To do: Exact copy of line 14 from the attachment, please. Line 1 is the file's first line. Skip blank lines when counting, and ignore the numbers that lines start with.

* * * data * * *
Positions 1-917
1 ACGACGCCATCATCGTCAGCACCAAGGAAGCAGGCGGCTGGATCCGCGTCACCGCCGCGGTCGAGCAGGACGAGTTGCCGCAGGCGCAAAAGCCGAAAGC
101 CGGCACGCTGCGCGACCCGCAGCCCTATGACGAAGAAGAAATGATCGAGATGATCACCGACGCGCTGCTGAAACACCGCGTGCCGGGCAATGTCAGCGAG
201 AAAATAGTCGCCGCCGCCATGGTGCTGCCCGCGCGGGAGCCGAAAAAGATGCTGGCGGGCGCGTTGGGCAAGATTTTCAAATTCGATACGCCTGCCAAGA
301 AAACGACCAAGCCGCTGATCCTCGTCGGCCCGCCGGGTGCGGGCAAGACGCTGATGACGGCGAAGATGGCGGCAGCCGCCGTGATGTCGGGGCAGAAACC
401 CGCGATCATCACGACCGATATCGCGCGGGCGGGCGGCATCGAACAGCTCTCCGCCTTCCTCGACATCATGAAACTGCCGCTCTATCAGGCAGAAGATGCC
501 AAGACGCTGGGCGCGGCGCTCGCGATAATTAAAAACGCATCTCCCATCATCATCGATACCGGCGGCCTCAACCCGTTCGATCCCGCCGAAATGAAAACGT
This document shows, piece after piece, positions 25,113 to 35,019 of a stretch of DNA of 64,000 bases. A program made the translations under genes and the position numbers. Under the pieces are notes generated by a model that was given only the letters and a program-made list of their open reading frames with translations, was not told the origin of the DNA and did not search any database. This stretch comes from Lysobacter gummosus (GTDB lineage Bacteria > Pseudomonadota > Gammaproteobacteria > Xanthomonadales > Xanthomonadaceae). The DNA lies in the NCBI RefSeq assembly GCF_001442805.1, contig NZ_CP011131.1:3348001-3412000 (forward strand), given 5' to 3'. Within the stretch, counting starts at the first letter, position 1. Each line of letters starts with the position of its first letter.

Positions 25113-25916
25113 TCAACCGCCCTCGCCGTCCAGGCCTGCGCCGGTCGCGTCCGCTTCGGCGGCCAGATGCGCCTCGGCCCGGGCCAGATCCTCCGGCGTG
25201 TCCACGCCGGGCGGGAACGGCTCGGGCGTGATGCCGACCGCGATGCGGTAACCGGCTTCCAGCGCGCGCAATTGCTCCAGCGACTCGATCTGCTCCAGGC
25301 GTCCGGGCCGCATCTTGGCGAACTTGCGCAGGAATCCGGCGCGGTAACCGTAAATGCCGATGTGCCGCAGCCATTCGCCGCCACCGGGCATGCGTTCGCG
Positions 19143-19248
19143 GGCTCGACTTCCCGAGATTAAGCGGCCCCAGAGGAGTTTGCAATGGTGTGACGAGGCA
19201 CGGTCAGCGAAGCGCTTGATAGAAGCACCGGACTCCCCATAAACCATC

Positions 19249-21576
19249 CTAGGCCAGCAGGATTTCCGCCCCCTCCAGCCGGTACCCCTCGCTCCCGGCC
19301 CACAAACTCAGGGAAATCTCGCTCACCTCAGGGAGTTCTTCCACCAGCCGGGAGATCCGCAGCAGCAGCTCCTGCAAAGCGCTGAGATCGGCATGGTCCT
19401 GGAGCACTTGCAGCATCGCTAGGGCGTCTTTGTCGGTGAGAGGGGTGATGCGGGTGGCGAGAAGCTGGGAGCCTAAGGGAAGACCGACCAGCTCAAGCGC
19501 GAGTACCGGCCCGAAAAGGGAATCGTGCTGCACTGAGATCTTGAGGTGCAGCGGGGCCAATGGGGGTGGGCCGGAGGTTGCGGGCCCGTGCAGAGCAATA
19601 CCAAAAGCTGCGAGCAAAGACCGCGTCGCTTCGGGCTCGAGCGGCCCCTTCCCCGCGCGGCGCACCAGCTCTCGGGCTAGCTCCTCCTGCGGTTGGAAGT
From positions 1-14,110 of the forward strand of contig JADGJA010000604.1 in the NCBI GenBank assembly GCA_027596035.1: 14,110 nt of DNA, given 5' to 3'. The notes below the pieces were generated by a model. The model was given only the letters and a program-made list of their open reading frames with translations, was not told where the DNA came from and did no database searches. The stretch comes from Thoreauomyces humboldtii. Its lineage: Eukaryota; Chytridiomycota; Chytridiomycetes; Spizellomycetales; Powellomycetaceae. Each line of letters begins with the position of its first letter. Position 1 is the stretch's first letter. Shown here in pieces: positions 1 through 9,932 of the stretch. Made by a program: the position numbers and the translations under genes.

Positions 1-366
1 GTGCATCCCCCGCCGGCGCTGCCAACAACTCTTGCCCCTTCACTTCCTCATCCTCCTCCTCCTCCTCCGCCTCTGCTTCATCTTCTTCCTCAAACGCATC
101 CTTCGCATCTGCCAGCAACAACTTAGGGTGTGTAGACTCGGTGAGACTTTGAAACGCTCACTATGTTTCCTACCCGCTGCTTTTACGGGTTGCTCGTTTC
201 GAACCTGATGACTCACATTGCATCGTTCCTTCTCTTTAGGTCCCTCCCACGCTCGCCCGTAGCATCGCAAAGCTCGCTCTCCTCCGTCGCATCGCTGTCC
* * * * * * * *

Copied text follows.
19143 GGCTCGACTTCCCGAGATTAAGCGGCCCCAGAGGAGTTTGCAATGGTGTGACGAGGCA